My 1998 Sub Legacy Outback Overheats

Asked by Jan 17, 2017 at 06:38 PM about the 1998 Subaru Legacy 4 Dr Outback AWD Wagon

Question type: Maintenance & Repair

I put in a new waterpump,new belts,radiator,thermostat.I added Bars Leak
Gasket Repair.Problem went away for about a year.Made the mistake of
adding more Bars Leak.Water would not circulate and it started to overheat
again.There was no water in the oil,the heater worked fine and I found no
leaks.I took it to a shop to have it Back flushed.He told me he did a blue dye
test and the test showed that the head gasket was good.I drove it home and
it overheated.I would like to know what this blue dye test is supposed to
show,if I have a bad head gasket or possibly an air lock or something.

3 Answers


It can't hurt to purge the air out of the system but if that does not work then back flush it again as the radiator is probably plugged up. Next time use Subaru's anti-leak or Alumaseal.

2 of 2 people found this helpful.

Thank you for your response.I would still like to know what a blue dye test is and what is it suppose to show.Also,what is the best way to purge the air from the system.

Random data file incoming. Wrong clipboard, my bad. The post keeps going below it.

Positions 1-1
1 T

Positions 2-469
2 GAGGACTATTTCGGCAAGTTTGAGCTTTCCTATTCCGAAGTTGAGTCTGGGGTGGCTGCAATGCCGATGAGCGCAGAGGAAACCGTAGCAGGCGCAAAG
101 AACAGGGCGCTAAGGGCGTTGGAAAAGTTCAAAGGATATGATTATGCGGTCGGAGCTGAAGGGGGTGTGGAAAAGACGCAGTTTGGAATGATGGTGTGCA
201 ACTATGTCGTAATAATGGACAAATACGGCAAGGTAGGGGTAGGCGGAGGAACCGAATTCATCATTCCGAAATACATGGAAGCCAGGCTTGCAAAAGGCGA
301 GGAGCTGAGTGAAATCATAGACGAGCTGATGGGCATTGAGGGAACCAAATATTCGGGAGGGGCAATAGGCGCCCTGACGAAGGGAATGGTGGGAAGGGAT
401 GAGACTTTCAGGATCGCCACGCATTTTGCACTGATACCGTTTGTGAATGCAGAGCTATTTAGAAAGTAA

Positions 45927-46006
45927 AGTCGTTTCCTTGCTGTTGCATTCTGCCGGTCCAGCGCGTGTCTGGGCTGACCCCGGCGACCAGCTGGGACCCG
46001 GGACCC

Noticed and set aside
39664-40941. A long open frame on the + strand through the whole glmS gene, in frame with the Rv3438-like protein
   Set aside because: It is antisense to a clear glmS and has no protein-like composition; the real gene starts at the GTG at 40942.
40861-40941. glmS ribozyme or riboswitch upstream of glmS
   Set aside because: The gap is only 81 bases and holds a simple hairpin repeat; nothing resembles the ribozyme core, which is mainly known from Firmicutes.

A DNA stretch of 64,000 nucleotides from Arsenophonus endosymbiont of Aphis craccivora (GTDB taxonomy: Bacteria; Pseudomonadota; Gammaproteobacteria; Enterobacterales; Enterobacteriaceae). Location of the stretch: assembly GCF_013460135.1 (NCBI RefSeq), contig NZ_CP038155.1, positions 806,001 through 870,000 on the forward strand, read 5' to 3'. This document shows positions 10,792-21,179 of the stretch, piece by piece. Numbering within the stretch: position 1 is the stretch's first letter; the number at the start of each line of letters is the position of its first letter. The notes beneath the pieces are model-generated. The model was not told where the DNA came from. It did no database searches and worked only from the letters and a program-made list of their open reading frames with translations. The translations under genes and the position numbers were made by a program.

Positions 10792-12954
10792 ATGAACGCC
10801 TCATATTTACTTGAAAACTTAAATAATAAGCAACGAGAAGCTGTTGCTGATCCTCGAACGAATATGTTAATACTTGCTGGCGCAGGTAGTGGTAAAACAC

I'd posted a thorough procedure for purging and explaining early DOHC 2.5i motors HG issues here. Just search for it.... Note Bar's Leak NEVER helps to seal the DOHC 2.5i's infamous internal head gsaket high pressure percolation. A smaller t-stat, while not blocking flow, WILL cause overheating as its flow rate is lower. Check that t-stat was OEM. Rear heater hoses can clog...especially with a sealer. So it's important to back-flush THROUGH THE HEATER CORE; otherwise flow is too little. THEN: to purge quickly: raise FRONT of car with jacks or on curb; remove rad cap and install tight-fitting funnel in place to create a larger surface to view if possible. Start and warm up car. Add coolant mix to rad/funnel until nearly full, squeezing top hose to purge its air pockets up the funnel. Because the funnel level may be unstable it helps to turn the ac/defrost on so that the fans operate continuously, providing a measure of isothermality. Keep watching the now-stable liquid "lake" in the funnel as you twist the throttle-body to rev up and down. Be careful to not get splashed if hot coolant shoots up toward you! Either you will become satisfied that the coolant level stays stable, with NO air bubbles percolating up the funnel, or you'll see constant tiny bubbles all the time...increasing with throttle..., or you'll be satisfied that you're fully purged. If the latter, dump the funnel excess into the outer expansion bottle, cap[ the radiator, and go for a drive. IF the heater core and hoses are clear, AND the new T-stat is OE, and you still blow air (and coolant) out the radiator (and/or expansion tank), the odds are overwhelming that you need a pricey full head gasket service. Given your chariot's age, I'd toss it. But I'd only do so after ruling out the little stuff. I once "saved" a DOHC 2.5i by back-flushing coolant hoses, and a few times by returning to the proper OEM t-stat...and only a couple of times by changing out a clogged radiator, but 90+% chance your motor's percolating, and should NOT be rebuilt, as the subsequent failure rate from having overheated the block results in rod damage soonafter. Subie used this motor for only 5 years for these thermal sensitivities, simplifying things with the "new" SOHC 2.5i in 2000...which through 2009 has "external" (atmospheric...not high pressure percolation) HG leakage that although endemic, don't usually harm the sturdier block, and are just a more predictable repair. So again: flush this thing well, assure you've the right t-stat, purge, check for overheating. If so, dump the motor.

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